Every night, when CEO Danny Meyer goes home, he reads a daily memo that his executive assistant, Haley Carroll, e-mails him.
“I don’t know how we managed without them,” says the leader of Union Square Hospitality Group, which owns 13 New York City restaurants.
Consider using a productivity booster like an e-mailed daily memo to keep communication strong between you and your boss.
Meyer’s e-mail is in four parts:
• Part one is his schedule for the next day.
• Part two is a list of questions that cropped up during the day. “She (Carroll) aggregates them so she doesn’t have to interrupt me repeatedly during office hours. I’ll respond to those right away,” he says.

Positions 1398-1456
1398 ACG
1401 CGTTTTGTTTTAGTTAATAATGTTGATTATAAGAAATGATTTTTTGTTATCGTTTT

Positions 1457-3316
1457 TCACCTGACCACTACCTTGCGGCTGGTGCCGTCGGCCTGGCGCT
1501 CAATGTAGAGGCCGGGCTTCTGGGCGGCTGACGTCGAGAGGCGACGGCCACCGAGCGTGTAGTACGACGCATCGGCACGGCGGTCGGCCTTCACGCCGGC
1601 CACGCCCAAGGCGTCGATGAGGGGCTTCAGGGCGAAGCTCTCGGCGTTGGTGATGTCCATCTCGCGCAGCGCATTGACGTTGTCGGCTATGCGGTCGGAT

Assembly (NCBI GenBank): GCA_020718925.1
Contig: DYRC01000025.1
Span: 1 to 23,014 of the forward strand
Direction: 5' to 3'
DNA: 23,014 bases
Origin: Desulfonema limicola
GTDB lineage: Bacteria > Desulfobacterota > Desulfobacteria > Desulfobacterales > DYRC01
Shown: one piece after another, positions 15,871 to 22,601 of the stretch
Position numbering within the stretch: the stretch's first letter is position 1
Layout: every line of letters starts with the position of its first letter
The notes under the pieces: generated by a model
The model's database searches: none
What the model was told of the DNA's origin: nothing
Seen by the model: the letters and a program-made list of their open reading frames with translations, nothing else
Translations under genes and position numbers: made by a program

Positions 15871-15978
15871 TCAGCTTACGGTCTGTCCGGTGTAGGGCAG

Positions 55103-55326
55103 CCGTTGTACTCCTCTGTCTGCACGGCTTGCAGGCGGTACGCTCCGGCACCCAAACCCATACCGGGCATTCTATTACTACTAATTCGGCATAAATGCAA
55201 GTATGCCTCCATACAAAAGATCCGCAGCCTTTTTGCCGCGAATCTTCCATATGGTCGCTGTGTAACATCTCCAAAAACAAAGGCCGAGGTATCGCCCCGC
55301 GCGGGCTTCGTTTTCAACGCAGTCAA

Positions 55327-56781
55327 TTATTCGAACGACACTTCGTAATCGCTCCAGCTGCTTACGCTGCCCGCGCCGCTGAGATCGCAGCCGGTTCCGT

• Part three is a list of FYIs—information he doesn’t have to act on but might like to know. “Maybe my mother called to make a reservation for her neighbor next week at Blue Smoke [one of Meyer’s restaurants]. Or there might be a change in my schedule,” he says.
• Part four is a section of longer-term reminders. For example, Meyer promised to write a blurb for a friend’s book, so that goes on the list.
What the CEO likes about the memo is that it captures the details, without interrupting his productivity. And with a daily memo, he says, “I don’t worry that I’m missing anything.”
— Adapted from “15 Ways to Be More Productive,” Inc.
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